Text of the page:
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"My Career Feels Unstable. Should I Have Done Something More Traditional?"

Don't look back. But look forward a little differently.

Welcome to One Thing Better. Each week, the editor in chief of Entrepreneur magazine (that's me) shares one way to be successful and satisfied at work — and build a career or company you love.

This is a preview of my first newsletter for Premium members.

Today’s reader question: “Am I stuck?”

Made with DALL-E

Vanessa writes:

Being part of a startup is the hardest thing I've ever done, but also the most exciting. Change feels like a constant — the highs are HIGH and the lows are low. I truly love what I do but sometimes find myself questioning the risk and wondering if I should've taken a more traditional career path. How do I square that?”

My answer:

Vanessa, you’re really asking a question about control. You love your work, but you don’t feel like you control enough of your life. And you’re wondering if you can ever have both — the satisfaction of a non-traditional path, and a life that’s steady enough to enjoy what you’ve earned.

But I also think you’re asking the wrong question. So I’ll help you ask the right one, then offer an answer. (Spoiler: Yes, you can have what you want... but it takes a different kind of work.)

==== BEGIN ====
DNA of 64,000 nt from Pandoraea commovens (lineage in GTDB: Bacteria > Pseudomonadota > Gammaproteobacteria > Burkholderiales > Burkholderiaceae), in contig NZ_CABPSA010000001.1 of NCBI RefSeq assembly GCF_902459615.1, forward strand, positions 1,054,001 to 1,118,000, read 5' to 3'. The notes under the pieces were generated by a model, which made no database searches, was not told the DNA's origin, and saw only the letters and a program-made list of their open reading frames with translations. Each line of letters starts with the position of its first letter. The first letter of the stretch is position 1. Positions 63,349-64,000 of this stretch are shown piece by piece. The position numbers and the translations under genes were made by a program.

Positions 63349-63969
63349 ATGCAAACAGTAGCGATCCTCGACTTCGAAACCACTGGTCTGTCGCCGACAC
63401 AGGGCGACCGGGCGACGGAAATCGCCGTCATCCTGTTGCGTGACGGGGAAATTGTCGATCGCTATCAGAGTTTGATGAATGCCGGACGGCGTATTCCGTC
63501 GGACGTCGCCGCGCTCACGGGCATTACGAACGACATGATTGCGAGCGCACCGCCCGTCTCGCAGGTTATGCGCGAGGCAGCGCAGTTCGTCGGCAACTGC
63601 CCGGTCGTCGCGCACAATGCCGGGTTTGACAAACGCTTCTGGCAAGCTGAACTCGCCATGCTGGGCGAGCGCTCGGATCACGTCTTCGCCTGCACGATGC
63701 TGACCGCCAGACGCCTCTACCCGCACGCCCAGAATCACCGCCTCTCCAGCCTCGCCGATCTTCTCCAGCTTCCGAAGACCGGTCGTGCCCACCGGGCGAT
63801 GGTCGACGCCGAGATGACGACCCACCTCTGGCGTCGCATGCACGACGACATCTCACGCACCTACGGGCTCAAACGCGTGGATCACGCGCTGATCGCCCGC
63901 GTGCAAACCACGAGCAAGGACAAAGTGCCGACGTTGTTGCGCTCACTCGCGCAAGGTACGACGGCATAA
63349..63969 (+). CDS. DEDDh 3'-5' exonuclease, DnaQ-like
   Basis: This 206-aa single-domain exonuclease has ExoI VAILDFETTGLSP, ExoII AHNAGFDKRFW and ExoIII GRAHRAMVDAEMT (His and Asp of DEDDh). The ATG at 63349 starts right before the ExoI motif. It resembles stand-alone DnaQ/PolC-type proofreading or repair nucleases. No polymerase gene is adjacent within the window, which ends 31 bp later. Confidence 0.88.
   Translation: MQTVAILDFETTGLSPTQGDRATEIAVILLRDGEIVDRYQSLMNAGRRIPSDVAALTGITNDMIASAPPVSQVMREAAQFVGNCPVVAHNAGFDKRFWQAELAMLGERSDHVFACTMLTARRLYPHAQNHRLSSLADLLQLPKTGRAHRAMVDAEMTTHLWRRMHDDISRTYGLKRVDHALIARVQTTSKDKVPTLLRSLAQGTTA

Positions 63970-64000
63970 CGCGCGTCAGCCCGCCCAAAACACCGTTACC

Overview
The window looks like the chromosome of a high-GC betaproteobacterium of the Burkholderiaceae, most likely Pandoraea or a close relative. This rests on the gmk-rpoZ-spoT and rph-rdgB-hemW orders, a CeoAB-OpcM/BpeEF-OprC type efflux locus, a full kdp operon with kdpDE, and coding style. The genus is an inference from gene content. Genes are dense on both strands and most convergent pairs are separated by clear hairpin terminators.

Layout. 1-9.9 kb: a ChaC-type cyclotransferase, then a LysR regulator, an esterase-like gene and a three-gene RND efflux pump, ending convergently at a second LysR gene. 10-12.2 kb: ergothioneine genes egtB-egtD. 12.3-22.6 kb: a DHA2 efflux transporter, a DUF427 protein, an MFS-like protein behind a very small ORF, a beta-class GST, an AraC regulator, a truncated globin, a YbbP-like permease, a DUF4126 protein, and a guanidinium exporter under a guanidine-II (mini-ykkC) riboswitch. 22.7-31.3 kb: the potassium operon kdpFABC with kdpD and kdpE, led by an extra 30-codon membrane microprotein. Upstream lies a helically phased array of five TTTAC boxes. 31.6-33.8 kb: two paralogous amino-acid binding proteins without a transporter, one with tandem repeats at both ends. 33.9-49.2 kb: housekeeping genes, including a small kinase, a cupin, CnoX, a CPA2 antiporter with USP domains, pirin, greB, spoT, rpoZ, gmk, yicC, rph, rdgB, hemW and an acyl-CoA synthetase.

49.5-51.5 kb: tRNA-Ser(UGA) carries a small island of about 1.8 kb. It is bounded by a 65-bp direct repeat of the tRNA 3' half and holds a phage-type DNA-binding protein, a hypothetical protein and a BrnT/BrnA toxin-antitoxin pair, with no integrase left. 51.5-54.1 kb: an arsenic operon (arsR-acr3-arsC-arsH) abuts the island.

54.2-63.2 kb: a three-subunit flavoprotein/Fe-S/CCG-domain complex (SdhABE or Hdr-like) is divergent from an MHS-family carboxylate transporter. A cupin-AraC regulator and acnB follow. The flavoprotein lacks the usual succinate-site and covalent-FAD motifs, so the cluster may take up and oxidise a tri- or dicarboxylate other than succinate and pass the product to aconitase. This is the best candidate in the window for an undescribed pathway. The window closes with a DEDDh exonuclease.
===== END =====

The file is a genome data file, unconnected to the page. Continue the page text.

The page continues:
To start, let’s back up and talk about hard work — and the trade-off it demands.

Why we do what we do.

I began my career in journalism, where a colleague once told me this: “If you can do anything else, go do that.”

They weren’t trying to be discouraging. They were showing me the keys to an exclusive club. The message was: “There are easier, less stressful paths. You didn’t choose them, because they wouldn’t have satisfied you. You are choosing a hard path because you’re compelled to — because it is the price you’ll pay to do what you love.”

I liked that. It felt like a badge of honor. And as my career evolved, I realized that this thinking isn’t exclusive to journalism. Many people, in many fields, say this of themselves — and in your startup world, I’m sure you relate.

But let’s be honest: You didn’t sign up for the Suffering Olympics. You don’t want hardness to be the measure of your professional worth. That gets old — especially as we get older.

So here’s the thing to know: Hardness and satisfaction don’t have to be a package deal. But to decouple them, you’ll need to start making intentional choices. You’ll need to choose the level of hardness you want, and define what satisfaction looks like.

Here’s a question worth asking yourself:

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